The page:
“We need to get some gas.”
“Oh no, you’re not stopping!” Mae ordered, now terrified at the prospect of pulling off the highway into some proletarian ghetto in a government limo.
“We’re stopping one way or another, ma’am.”
“Then turn back,” she ordered.
“Can’t do it. We wouldn’t make it half way back to DIA. Just relax. We’ll be fine. Did I tell you we’re bulletproof?”
They pulled off the interstate onto an arterial and found an open gas station not far from the highway. Ahead of the pump was a long line of cars waiting for the petrol that had tripled in price in just three weeks. Mae’s driver accelerated, bypassing them all, eventually angling the limo into the front of the line. The horns of the cars behind furiously let loose. Drivers started getting out of their cars and letting curses and gestures fly. “Who the hell are you?!” screamed a burly man with a mullet three cars back. He looked like he might stomp up and throw his hairy fist through the limo’s bulletproof windshield, yank the driver out through the hole, and strangle him with his bare hands. The driver calmly radioed in the situation to “Almighty.” Then, to Mae’s surprise, he opened the door.
“Where’re you going? Don’t get out!” she screamed.
Mae’s driver hopped out, spit out his gum and flashed his badge to the cursing mob. “Everyone just calm down!” The mob’s response was a barrage of four-letter curses and threats of violence. “I’m with the Federal Government,” the driver continued as he raised his badge higher, as though it would give him more prestige. “I apologize for cutting into line like this but we must not be delayed. We are on official government business.”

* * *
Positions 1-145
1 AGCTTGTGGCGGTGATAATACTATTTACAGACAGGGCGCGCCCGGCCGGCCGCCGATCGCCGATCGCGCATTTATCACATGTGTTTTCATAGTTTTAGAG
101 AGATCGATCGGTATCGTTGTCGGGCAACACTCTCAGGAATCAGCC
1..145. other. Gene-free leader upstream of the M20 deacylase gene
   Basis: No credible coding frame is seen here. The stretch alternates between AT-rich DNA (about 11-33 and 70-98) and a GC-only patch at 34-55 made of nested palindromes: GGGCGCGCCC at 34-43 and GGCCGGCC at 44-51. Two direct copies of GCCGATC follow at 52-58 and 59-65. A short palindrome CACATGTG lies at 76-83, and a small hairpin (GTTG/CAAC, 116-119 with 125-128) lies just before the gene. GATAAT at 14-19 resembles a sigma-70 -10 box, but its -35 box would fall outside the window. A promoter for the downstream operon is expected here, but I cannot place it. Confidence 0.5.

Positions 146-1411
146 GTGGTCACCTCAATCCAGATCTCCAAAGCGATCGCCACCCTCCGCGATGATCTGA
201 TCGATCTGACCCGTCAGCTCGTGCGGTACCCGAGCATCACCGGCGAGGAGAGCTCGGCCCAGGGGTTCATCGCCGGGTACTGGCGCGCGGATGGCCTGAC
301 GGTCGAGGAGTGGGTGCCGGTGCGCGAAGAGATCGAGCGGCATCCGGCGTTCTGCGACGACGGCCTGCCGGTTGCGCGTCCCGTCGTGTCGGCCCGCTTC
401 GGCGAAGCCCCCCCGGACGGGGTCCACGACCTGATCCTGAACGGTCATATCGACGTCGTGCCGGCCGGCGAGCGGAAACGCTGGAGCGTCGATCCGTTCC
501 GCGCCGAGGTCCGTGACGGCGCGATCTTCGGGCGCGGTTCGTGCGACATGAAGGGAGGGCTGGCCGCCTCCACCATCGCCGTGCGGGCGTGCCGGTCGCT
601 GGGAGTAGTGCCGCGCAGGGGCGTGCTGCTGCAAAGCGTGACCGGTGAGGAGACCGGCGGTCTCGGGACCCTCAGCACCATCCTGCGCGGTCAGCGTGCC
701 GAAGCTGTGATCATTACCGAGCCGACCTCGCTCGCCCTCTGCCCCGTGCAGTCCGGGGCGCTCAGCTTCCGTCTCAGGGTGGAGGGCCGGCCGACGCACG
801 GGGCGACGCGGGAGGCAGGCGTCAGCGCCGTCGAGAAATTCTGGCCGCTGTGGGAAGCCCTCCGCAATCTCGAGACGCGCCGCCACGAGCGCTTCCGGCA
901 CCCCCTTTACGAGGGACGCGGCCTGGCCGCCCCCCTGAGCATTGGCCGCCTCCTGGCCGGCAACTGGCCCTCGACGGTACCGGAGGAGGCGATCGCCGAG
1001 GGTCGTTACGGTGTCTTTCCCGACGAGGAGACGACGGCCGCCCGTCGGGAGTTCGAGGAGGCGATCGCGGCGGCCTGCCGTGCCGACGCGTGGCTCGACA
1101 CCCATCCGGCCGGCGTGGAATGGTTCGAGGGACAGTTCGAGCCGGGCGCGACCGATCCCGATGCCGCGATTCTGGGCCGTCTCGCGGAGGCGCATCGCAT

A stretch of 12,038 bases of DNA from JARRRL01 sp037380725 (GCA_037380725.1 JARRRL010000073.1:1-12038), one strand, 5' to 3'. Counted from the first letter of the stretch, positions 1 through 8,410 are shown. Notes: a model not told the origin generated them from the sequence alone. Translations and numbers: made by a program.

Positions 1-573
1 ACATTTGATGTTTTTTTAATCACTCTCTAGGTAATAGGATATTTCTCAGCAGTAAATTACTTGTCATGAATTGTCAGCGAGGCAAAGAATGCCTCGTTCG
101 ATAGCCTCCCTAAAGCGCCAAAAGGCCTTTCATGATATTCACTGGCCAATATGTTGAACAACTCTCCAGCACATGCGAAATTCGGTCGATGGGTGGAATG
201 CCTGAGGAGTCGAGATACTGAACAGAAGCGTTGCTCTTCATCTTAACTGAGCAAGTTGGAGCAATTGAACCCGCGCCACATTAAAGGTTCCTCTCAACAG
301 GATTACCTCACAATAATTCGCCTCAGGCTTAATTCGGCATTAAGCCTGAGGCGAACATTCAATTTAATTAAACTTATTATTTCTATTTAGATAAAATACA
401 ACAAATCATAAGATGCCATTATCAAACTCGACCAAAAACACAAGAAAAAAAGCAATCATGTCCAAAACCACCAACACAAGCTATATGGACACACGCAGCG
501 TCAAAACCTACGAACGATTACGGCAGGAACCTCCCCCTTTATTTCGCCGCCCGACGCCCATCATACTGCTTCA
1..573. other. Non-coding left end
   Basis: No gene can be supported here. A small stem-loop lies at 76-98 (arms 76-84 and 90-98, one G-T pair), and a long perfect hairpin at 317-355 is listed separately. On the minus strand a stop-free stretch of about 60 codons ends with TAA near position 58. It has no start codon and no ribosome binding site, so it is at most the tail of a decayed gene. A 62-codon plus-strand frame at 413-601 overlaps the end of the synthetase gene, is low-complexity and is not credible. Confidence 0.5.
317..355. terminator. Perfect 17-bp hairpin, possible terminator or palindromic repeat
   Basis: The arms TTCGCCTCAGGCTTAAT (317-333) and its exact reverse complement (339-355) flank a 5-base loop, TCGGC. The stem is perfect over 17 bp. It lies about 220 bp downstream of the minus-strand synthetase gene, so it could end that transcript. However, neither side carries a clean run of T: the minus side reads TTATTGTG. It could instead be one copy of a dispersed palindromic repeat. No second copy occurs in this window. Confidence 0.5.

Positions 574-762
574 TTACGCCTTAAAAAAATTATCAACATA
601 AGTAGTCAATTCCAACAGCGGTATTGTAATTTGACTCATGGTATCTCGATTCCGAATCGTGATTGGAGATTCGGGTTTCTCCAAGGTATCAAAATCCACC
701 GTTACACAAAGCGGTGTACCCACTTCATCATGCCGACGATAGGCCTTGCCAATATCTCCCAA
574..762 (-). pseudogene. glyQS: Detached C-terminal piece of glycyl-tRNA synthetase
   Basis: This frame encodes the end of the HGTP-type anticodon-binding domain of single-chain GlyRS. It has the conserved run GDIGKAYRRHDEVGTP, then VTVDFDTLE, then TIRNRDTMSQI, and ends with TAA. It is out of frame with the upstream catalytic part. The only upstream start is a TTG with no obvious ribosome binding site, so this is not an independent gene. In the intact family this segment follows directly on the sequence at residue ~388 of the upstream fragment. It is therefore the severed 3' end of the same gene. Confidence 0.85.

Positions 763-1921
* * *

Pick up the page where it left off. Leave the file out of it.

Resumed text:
“Fuck you!” was the universal reply.
“The line starts back there,” shouted mullet-man.
One car lurched forward and bumped the limo, jolting Mae’s head back and spilling her new martini down her chest. She was afraid.
“Everyone just calm down,” the limo driver shouted. “It’ll only be a minute and then we’ll be on our way.”
“You can wait in line just like everyone else,” screamed a woman with a crying kid strapped into her beat-up minivan.
“Look,” the driver continued, “we are with the government. We are here to help you.”
“Haven’t you helped us enough?” asked the mullet-man. “Move that damn car to the back of the line!”
The car that had just bumped Mae’s limo backed up and revved its engine. Mae’s driver apparently decided that the mob was neither impressed with his government status nor amenable to his reasoning, because he got back in and locked the door. Mae caught a glimpse of his concerned face in the rearview mirror. Images of the roasted car and the two charred stumps on the highway flashed through her mind. Her limo was bulletproof but it wasn’t fireproof.
“Where are they?” shouted the driver into his radio.
“What’s wrong with these idiots?” Mae interrupted. “Don’t they know who we are?” Feeling the effects of the martini, she rolled down her window a few inches and screamed out at the mob, “Don’t you imbeciles know who we are?”